3D animal artists training
3D artists are being trained to take part in the UK’s biggest animal training event, which is expected to attract around 1,500 people, including thousands of 3D animals.
The event, called the UK Academy of Animal Artists, is being organised by the Royal Society for the Prevention of Cruelty to Animals.
The academy, which was established in 2014, is set to take place at the Royal Veterinary College in Exeter from May 15-18.
It will take place in conjunction with the British Museum’s annual exhibition of animal models.
The Academy of animal artists is one of two major organisations in the world dedicated to training new 3D artist.
The other organisation is the Royal Academy of Art.
The Royal Society has an active website where it posts a daily blog on 3D modeling.
It is one part of a larger body of work which includes the Academy of Contemporary Art and the Royal Botanic Gardens.
The RAA, founded in 1867, was the first to recognise the importance of animal model work in creating a better understanding of the natural world.
“There is a real need for 3D modelling, especially for people who have never painted before,” said Dr Michael C. Jones, head of the RAA.
“It is not a subject that has been taught in schools and the reason is that 3D models do not represent the animal in its natural environment.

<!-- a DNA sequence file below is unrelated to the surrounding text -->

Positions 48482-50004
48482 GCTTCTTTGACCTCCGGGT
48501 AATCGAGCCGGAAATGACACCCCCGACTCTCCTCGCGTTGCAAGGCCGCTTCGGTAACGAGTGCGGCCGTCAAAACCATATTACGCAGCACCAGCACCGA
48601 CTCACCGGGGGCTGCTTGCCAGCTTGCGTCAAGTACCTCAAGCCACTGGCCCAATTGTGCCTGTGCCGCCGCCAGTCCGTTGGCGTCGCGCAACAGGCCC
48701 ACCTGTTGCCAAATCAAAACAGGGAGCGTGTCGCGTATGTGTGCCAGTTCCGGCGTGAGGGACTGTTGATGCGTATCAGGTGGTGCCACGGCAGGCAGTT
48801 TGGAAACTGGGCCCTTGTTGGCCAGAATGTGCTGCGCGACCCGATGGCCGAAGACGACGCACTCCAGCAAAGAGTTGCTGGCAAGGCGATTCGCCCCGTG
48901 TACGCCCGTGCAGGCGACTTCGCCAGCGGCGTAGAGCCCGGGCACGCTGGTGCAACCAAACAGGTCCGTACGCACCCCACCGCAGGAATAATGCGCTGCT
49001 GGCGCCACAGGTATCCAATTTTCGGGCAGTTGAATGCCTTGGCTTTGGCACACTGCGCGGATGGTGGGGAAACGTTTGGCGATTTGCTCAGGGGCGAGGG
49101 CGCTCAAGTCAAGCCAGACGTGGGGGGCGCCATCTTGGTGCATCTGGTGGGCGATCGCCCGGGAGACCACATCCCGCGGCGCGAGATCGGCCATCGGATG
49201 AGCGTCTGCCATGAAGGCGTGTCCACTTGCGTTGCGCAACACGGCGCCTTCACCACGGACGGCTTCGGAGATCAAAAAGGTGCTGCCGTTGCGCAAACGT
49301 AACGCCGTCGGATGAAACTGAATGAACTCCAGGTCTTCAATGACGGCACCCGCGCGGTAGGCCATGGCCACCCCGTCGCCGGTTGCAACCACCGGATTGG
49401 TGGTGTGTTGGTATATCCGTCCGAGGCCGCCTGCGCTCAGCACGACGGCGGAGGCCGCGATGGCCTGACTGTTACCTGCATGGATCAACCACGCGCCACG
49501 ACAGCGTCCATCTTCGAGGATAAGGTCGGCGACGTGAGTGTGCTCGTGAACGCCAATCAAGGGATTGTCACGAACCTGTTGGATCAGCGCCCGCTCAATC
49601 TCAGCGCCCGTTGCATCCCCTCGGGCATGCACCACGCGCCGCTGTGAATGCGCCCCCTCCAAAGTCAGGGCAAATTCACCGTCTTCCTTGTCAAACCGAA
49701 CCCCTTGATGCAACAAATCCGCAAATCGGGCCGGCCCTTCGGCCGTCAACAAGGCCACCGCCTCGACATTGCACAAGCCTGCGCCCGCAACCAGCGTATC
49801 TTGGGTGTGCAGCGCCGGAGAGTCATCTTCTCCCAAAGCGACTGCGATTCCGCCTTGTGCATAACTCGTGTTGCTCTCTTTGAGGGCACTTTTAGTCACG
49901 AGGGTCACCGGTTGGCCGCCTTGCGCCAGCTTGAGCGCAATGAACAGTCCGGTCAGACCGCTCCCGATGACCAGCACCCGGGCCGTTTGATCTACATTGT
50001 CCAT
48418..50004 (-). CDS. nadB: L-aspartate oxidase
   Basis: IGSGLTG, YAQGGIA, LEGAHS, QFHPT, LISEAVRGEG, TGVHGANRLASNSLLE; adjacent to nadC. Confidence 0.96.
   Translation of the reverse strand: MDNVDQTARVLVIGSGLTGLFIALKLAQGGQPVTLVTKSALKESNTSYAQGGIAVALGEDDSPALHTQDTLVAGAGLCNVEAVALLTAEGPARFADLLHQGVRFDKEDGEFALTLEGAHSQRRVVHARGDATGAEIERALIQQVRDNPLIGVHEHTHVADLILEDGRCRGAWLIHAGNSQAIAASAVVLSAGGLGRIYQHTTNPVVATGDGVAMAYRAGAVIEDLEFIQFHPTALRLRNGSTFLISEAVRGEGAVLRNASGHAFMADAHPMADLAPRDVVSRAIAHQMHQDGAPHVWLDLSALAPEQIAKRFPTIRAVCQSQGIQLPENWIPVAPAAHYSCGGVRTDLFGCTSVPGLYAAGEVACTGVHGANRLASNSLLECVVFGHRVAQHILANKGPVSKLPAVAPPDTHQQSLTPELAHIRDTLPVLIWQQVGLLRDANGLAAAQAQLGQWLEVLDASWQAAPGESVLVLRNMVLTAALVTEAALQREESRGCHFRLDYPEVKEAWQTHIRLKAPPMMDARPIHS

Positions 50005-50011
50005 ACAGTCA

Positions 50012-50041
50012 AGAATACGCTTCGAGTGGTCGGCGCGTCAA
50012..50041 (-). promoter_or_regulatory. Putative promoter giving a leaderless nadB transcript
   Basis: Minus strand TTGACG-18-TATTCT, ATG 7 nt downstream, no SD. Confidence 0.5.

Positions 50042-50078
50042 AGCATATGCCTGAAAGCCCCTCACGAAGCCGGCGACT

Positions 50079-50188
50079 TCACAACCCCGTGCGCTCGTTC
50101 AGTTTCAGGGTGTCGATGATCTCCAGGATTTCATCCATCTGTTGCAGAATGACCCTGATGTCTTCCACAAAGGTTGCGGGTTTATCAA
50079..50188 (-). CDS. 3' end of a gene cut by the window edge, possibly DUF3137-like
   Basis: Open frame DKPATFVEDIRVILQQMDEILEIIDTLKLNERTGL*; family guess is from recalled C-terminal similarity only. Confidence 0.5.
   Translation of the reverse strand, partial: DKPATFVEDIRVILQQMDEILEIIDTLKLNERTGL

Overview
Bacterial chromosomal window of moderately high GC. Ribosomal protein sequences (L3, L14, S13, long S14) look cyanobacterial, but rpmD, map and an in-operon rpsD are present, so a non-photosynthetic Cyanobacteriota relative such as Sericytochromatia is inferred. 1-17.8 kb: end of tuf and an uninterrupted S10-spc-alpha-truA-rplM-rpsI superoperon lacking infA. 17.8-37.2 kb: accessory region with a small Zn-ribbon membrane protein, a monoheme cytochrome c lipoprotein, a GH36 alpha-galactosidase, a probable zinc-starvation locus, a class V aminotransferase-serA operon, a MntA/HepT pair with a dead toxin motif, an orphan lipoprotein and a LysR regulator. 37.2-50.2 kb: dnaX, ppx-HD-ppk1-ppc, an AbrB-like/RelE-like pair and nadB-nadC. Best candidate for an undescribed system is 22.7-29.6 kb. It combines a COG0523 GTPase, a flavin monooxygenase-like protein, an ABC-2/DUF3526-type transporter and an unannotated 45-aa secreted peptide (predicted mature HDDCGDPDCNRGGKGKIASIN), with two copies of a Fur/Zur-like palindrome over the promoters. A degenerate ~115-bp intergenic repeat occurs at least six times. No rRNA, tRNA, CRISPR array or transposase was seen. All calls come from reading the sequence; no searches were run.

We believe the 3D model is a visual tool for learning how to interact with animals.”
Dr Jones said the 3-D modelling industry has a long history of providing a valuable platform for education and research.
“A lot of research and a lot of training has gone into understanding the relationships between the animal and humans,” he said.
“We believe that with this training we will be able to learn more about the relationships and the behaviour of the animal.”
It is understood that the Academy has been contacted by more than 200 3D animators around the country.
The organisers have confirmed that the training will involve a number of the UK National Animal Health Board’s (NHAB) trained trainers.
NHAB is a non-profit organisation that runs national research and education programs for the protection of animals and their habitats.
“The academy’s aim is to enable new 3d artists to learn the art of animal modelling from a variety of disciplines and to have a career in animal welfare,” said Mark Davies, NHABC’s director of animal welfare.
Animal rights activists have also been involved in the training programme. “
All 3D training is supervised by an animal welfare team, which includes NHABS’ specialist animal welfare officer, a senior research scientist and an expert in wildlife rehabilitation and veterinary medicine.”
Animal rights activists have also been involved in the training programme.
Earlier this year, they were among the first animal activists to sign up to attend the UK academy.
One of the first graduates to sign on, Sam Gorman, said the Academy had helped him to become a better artist.
“I have always loved animals and I am so excited that this is going to help me realise the dream of becoming a professional model,” he wrote on Facebook.
“In a few years time I hope to be able see my own beautiful pet as well.”